We will be looking at the Back Squat with a high bar position and elbows forward.
Like the front squat, when racking out of the bar, you will want to be well under the bar with heels underneath the bar. Secure the bar onto the back in a high position. Some people opt for a low bar position, however this does take a bit more experience and can result in an excessive forward lean, so for the purposes of this article, we will stick to the high bar position which is up on the top of the traps.
Have your feet shoulder width apart and facing forwards or slightly out.
Aim to keep heels on the ground for the duration of the squat with our butt going back first and knees not going over our toes. We do want to track our knees in line with our feet for the duration of the lift, so if your feet are pointing outwards, you will have to continually drive outwards.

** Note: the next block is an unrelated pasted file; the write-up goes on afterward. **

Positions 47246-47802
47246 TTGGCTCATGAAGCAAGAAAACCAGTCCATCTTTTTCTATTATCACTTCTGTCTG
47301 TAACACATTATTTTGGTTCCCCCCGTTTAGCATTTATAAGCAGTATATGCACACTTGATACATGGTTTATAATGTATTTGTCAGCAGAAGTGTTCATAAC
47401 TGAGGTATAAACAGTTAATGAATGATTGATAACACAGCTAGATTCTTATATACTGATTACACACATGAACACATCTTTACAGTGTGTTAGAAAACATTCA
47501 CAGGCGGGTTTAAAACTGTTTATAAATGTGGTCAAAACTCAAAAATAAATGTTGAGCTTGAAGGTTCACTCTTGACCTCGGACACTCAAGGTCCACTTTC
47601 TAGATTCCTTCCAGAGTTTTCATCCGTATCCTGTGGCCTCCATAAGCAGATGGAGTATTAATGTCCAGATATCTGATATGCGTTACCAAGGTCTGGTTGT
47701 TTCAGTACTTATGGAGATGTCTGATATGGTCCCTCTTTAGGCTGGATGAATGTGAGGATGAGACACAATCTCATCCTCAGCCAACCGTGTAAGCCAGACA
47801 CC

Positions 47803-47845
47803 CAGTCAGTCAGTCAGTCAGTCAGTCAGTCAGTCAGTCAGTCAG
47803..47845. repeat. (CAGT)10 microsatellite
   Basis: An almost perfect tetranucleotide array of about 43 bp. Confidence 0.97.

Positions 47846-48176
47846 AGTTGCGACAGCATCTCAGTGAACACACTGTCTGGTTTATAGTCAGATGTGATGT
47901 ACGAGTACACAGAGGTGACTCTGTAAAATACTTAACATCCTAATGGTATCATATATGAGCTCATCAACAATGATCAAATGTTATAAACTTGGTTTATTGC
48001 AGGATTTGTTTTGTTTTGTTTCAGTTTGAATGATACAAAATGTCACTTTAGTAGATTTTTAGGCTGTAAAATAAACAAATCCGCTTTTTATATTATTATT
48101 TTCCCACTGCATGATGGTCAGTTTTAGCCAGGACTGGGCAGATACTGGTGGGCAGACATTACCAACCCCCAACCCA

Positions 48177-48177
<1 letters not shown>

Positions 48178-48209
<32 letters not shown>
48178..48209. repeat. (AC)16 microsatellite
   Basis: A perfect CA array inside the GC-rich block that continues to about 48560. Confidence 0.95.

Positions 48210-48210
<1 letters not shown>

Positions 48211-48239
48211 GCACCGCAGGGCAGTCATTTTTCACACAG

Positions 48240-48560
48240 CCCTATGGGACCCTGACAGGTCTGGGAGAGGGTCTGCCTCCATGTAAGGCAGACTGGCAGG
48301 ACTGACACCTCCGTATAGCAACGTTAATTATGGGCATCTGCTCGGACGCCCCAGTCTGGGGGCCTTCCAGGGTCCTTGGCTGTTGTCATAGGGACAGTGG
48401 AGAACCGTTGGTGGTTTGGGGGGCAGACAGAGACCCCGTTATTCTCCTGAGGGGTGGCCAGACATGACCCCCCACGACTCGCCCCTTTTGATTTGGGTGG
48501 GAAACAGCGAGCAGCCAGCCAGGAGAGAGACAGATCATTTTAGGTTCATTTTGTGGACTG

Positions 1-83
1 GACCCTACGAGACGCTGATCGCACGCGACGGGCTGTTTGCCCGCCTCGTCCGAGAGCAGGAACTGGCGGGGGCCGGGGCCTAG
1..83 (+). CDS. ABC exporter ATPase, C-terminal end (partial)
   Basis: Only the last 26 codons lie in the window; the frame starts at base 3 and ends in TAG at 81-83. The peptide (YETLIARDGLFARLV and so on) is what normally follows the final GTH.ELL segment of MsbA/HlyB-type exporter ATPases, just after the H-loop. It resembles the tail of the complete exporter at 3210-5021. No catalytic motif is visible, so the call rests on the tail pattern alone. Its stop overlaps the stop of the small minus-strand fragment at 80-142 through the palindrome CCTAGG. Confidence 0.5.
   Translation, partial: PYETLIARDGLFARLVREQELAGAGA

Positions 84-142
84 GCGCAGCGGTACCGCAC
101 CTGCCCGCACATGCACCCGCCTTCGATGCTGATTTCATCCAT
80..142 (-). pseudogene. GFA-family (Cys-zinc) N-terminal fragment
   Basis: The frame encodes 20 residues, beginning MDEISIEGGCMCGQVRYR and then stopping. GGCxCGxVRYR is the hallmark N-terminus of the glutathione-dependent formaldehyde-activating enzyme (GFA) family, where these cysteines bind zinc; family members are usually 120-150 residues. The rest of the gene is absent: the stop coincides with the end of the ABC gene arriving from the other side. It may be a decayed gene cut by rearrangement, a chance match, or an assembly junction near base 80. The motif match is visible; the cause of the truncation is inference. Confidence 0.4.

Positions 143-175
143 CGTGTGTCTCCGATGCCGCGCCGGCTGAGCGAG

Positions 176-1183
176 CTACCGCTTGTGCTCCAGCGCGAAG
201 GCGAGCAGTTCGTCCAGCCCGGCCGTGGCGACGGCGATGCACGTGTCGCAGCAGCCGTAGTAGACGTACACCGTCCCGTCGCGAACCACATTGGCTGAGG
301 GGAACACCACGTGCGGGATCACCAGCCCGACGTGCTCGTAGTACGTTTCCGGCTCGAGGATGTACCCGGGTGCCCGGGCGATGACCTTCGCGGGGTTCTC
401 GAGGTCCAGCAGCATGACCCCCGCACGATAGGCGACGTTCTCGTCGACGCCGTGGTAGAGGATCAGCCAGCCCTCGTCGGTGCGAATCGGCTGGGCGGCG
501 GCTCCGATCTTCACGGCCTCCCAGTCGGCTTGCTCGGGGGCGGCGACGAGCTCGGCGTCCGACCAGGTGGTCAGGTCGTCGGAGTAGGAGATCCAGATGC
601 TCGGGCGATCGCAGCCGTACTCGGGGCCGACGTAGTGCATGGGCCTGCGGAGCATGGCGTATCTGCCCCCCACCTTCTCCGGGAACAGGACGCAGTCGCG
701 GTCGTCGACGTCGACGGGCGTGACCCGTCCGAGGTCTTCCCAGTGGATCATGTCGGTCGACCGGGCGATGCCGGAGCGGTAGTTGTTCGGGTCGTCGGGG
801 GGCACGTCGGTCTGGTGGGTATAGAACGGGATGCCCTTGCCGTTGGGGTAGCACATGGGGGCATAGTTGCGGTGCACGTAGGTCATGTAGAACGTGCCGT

Squat depth will depend on ability, flexibility and also what you are training for. An Olympic weightlifter will have to train deep squats whereas someone with a knee condition or injury may not be able to squat as deep. Some powerlifting and fitness competitions call for a specific depth such as hip crease at the top surface of the legs below the top of the knees.
Standing up to complete the squat, it is important to keep looking forward and maintain the torso to be as upright as possible.
Remember to seek the advice of your fitness trainer, medical and/or allied health professionals, if you are new to exercise or have an injury or medical condition to consider.
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